It takes some time for the base station to calculate corrections, and it takes some time for it to put the data into packets in the correct format and transmit them. Then the data makes its way from the base station to the rover over the data link. It is decoded and must go through the rover’s software. The time this takes is called the latency of the communication between the base station and the rover. It can be as little as a quarter of a second or as long as a couple of seconds. And since the base station's corrections are only accurate for the moment they were created, the base station must send a range rate correction along with them. Using this rate correction, the rover can back date the correction to match the moment it made that same observation.
DGPS requires that all receivers collect pseudoranges from the same constellation of satellites. It is vital that the errors corrected by the base station are common to the rovers. The rover must share its selection of satellites with the base station; otherwise it would be necessary to create differential corrections for all the combinations of all the available satellites. That could get unmanageable in a hurry, for example, with just four satellites above the observer’s horizon, there can be more than 80 such combinations.
GIS Applications for DGPS
Aerial navigation, marine navigation, agriculture, vehicle tracking, and construction utilize DGPS. DGPS is also useful in land and hydrographic surveying, but perhaps the fastest growing application for DGPS is in data collection, data updating, and even in-field mapping for Geographic Information Systems (GIS). GIS data has long been captured from paper records, such as digitizing and scanning paper maps. Photogrammetry, remote sensing, and conventional surveying have also been data sources for GIS. More recently, data collected in the field with DGPS has become significant in GIS.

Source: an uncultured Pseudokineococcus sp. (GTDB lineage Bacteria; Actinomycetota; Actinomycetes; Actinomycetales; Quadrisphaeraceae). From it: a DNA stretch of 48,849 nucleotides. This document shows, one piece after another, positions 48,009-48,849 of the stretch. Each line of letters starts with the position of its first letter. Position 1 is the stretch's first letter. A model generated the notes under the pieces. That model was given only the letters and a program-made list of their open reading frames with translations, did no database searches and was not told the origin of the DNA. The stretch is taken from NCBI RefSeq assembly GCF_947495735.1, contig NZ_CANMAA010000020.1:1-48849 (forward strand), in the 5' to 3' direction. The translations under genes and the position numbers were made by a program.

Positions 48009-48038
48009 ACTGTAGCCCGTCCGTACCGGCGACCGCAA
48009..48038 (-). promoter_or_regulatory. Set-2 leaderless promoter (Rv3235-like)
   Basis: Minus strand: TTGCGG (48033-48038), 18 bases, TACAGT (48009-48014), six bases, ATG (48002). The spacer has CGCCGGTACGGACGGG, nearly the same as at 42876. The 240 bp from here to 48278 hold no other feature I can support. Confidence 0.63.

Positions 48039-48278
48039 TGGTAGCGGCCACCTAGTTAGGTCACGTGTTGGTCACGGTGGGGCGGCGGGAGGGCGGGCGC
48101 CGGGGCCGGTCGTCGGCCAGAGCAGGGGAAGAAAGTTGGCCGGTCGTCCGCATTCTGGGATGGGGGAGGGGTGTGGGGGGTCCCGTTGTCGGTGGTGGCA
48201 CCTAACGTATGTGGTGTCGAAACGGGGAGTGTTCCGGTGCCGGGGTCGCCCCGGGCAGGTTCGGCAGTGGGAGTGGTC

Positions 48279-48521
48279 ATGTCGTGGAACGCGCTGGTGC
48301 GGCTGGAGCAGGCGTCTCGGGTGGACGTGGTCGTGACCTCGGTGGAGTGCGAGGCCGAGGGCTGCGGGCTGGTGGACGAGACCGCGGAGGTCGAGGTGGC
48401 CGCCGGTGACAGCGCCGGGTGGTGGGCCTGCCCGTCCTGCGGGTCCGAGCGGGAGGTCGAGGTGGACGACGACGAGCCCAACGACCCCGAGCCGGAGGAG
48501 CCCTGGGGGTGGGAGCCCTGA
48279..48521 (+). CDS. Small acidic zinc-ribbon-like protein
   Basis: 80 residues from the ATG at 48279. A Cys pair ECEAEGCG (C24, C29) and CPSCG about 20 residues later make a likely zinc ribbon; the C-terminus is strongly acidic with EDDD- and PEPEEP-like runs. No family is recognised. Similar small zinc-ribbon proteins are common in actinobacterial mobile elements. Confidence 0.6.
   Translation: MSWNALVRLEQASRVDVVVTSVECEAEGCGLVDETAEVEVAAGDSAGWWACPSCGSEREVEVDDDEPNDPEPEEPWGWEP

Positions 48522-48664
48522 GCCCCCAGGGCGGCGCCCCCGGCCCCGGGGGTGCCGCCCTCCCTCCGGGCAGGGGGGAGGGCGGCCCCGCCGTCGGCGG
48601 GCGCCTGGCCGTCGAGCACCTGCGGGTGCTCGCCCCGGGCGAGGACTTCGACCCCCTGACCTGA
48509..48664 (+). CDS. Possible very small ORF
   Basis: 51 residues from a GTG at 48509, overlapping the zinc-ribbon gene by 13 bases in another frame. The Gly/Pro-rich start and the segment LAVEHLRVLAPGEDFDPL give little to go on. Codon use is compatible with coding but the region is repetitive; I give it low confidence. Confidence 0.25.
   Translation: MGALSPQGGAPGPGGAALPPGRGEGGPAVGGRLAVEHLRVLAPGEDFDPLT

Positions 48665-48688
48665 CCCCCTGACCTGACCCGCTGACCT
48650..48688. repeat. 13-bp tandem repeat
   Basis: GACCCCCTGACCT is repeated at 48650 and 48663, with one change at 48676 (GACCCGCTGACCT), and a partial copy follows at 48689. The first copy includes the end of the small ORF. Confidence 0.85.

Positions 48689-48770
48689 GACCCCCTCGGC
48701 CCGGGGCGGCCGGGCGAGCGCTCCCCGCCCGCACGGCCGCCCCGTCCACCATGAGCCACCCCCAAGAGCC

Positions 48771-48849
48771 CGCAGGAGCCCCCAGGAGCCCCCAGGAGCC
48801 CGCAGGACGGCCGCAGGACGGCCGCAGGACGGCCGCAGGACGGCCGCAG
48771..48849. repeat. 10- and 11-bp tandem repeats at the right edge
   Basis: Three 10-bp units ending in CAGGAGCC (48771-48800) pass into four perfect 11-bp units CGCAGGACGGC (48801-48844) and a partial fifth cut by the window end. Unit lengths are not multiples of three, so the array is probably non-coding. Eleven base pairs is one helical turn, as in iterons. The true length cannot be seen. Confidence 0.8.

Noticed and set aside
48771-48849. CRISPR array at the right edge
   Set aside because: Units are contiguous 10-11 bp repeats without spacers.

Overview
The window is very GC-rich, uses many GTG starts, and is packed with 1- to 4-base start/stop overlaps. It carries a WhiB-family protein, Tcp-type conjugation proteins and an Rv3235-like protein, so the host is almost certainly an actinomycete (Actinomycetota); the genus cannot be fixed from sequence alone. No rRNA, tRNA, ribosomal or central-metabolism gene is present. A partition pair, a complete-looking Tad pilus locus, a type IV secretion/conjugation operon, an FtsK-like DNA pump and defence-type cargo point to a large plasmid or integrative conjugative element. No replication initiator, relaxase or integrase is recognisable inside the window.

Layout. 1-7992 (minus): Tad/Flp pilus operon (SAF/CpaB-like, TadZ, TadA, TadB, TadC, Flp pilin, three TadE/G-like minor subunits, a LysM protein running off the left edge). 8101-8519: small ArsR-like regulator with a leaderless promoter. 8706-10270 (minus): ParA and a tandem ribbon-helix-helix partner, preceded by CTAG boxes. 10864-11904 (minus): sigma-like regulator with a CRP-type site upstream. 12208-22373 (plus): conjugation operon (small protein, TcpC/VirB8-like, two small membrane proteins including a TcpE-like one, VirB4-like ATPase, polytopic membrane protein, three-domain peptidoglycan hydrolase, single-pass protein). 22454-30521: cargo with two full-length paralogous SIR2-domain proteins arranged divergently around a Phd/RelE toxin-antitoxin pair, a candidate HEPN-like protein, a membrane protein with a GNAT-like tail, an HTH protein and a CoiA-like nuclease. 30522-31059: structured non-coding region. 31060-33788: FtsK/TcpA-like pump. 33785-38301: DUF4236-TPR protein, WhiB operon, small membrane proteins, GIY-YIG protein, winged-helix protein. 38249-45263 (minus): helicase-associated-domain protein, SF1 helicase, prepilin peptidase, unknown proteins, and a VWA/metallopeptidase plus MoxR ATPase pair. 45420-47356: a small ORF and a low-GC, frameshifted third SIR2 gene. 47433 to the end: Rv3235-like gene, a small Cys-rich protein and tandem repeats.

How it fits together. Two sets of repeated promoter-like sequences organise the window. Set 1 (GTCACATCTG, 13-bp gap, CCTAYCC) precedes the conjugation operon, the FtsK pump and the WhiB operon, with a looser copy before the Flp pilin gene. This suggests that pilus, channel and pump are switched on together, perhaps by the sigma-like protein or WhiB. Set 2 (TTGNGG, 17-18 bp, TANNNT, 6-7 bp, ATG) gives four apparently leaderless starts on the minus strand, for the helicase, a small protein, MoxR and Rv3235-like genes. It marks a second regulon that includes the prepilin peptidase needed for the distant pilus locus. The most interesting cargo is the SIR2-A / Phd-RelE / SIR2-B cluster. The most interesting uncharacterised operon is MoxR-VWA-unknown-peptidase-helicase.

GIS data collection with DGPS requires the integration of the position of features of interest and relevant attribute information about those features. In GIS, it is frequently important to return to a particular site or feature to perform inspections or maintenance. DGPS with real-time correction makes it convenient to load the position or positions of features into a data logger, and navigate back to the vicinity. But to make such applications feasible, a GIS must be kept current. It must be maintained. A receiver configuration including real-time DGPS, sufficient data storage, and graphic display allows verification and updating of existing information.
DGPS allows the immediate attribution and validation in the field, with accurate and efficient recording of position. In the past, many GIS mapping efforts have often relied on ties to street centerlines, curb-lines, railroads, and so forth. Such dependencies can be destroyed by demolition or new construction. DGPS can provide reliable positioning even if the landscape has changed. And its data can be integrated with other technologies, such as laser range-finders, and so forth, in environments where DGPS is not ideally suited to the situation. Finally, loading GPS/GNSS data into a GIS platform does not require manual intervention. GPS/GNSS data processing can be automated; the results are digital and can pass into a GIS format without redundant effort, reducing the chance for errors.